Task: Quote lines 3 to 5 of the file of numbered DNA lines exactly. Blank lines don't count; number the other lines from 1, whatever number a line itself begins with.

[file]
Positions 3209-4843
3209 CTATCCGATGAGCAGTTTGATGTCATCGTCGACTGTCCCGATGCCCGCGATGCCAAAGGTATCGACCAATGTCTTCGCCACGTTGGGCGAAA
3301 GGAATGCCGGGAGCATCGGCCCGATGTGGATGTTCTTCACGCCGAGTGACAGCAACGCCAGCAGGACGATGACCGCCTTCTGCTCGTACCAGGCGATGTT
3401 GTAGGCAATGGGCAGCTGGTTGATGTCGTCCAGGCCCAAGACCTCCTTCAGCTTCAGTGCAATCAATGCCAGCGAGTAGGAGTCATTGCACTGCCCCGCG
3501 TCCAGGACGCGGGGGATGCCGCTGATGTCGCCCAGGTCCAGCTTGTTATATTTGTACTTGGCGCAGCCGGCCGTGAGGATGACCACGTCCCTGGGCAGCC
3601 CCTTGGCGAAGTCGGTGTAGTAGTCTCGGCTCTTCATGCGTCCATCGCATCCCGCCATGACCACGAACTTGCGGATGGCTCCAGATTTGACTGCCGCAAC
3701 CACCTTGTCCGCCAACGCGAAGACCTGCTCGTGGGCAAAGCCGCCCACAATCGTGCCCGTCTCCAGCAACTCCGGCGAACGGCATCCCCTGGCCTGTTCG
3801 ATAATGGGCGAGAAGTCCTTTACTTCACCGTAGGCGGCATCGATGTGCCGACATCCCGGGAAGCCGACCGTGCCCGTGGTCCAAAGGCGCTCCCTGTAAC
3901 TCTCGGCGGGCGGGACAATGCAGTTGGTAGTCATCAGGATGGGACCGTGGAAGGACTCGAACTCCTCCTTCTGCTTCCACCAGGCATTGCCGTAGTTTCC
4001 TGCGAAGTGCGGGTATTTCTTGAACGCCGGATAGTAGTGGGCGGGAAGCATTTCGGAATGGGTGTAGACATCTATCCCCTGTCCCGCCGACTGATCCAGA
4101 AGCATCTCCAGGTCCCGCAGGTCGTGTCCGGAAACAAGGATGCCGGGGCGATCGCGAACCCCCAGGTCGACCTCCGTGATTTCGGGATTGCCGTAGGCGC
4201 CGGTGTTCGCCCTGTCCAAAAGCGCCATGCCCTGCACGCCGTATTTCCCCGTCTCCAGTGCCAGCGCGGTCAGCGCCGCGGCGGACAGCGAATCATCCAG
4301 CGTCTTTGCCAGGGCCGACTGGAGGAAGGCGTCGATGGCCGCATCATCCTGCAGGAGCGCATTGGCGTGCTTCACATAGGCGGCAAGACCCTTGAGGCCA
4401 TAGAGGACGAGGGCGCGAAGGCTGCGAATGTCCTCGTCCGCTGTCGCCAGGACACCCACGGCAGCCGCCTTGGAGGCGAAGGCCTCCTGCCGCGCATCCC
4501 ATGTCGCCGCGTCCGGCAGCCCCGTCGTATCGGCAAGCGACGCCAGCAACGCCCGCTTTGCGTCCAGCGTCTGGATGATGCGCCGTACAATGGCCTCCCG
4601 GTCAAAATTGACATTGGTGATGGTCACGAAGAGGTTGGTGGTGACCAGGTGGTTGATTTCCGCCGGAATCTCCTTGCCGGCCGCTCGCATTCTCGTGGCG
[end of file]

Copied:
3301 GGAATGCCGGGAGCATCGGCCCGATGTGGATGTTCTTCACGCCGAGTGACAGCAACGCCAGCAGGACGATGACCGCCTTCTGCTCGTACCAGGCGATGTT
3401 GTAGGCAATGGGCAGCTGGTTGATGTCGTCCAGGCCCAAGACCTCCTTCAGCTTCAGTGCAATCAATGCCAGCGAGTAGGAGTCATTGCACTGCCCCGCG
3501 TCCAGGACGCGGGGGATGCCGCTGATGTCGCCCAGGTCCAGCTTGTTATATTTGTACTTGGCGCAGCCGGCCGTGAGGATGACCACGTCCCTGGGCAGCC